I started my business just prior to starting med school. As my company was growing while I was in medical school, I decided to go to business school to not only learn more about health care management, but also learn how to turn my company from a small business to a national test prep brand. So I took a leave of absence from medical school at USC to attend business school at Yale. I [will] finish my MBA in May and will return to USC in the fall to finish my last year of medical school.
On a recent episode of Shark Tank, angel investor and billionaire Mark Cuban agreed to invest $250K in your company in exchange for a 20% equity stake. What was your strategy when approaching the Sharks? Were you surprised to see Cuban jump on board?
I valued my company at $2M using net present value of discounted cash flows that I had learned in business school. Therefore, I asked for $250K in exchange for 10% equity. I did this because I knew that the Sharks typically negotiate entrepreneurs to a lower valuation, so I wanted to have a slightly higher valuation in my initial ask to leave some room for negotiation. I was surprised that Cuban gave me an offer because he initially seemed unimpressed at the beginning of my pitch. But Mark was the one Shark I wanted going into the Tank. So it worked out!
What have been your biggest challenges with juggling a company and attending business school? Do the pros outweigh the possible cons?
The biggest challenge of attending business school and running my business is balancing my time. There is so much that an entrepreneur has to do when running a growing company. Sometimes it’s difficult to do everything I need to because of case studies and group meetings in business school. But the amount I have learned in business school about how to build and run a multimillion-dollar company certainly outweighs these small cons.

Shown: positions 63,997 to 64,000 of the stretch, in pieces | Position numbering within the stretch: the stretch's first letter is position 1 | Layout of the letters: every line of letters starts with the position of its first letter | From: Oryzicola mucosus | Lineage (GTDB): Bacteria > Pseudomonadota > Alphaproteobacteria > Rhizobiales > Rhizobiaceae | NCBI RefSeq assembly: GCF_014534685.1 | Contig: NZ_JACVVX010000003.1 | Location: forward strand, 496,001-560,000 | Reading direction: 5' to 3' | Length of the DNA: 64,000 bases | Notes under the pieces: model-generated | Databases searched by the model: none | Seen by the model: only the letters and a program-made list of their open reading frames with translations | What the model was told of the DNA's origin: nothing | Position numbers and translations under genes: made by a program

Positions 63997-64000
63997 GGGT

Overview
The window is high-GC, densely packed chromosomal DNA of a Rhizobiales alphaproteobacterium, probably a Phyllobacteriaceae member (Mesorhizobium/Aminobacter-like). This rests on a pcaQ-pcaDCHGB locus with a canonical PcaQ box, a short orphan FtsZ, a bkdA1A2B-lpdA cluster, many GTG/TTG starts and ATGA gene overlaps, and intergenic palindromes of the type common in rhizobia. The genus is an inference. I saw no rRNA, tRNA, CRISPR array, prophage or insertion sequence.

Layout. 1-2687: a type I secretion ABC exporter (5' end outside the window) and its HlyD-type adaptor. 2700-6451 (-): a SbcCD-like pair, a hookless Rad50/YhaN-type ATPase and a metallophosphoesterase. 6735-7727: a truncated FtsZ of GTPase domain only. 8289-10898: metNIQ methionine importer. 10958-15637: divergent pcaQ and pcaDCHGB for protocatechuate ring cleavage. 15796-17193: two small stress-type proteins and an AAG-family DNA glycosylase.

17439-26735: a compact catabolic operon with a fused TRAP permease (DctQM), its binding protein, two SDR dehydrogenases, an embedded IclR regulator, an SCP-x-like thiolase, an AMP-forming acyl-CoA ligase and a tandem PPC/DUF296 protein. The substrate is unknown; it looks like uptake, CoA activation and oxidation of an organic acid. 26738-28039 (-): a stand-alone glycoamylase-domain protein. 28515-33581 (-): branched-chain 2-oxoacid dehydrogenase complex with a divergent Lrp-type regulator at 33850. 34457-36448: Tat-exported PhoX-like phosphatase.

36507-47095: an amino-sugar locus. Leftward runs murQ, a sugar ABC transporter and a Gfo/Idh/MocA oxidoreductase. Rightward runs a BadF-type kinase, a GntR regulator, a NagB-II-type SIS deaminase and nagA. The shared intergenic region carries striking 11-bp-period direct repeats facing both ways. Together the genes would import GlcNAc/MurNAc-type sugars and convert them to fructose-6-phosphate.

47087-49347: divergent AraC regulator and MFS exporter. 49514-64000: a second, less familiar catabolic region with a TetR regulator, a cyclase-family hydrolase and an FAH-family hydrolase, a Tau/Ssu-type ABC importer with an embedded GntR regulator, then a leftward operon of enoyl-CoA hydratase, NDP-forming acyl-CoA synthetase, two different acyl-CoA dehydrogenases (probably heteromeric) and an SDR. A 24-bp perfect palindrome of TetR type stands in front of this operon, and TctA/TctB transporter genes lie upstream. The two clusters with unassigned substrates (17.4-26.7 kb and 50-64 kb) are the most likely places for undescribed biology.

Where do you see 2400 Expert SAT Prep advancing in the next five years, and how do you believe Mark Cuban’s involvement will influence the company’s progress?
In the next five years, I believe we can help one million students prep for the SAT so that they’ve improved their SAT scores an average of 300+ points, resulting in great college acceptances and scholarship awards for our students. The best part of this business is getting success emails from students such as one that I got the other day:
“Thank you for writing the SAT 2400 book—it was a great help and I ended up getting in wherever I applied, including Harvard, Yale (currently in Trumbull College), and Princeton. I’m a Pakistani American from Brooklyn—not wealthy by any means—and couldn’t afford a private tutor, so I had to find a way to self-study, and your book really did the trick.”
Mark Cuban not only has a huge brand that will help the company, but he’s already been helpful in guiding the strategic direction of the company.
How would you advise current MBA students who are hoping to get their businesses off the ground during their studies?
Don’t worry about failing. Too many people are risk averse and afraid to dive in. You have to fail first in order to succeed. I look at every failure as an opportunity. Every time I have been rejected by a university [Harvard Business School, Wharton, Stanford Graduate School of Business], literary agent, book publisher, licensed content partner, Shark, etc., I see it as an opportunity to tell a great underdog story later! Life would be so boring if everything came easy. Those who are afraid to fail will never succeed.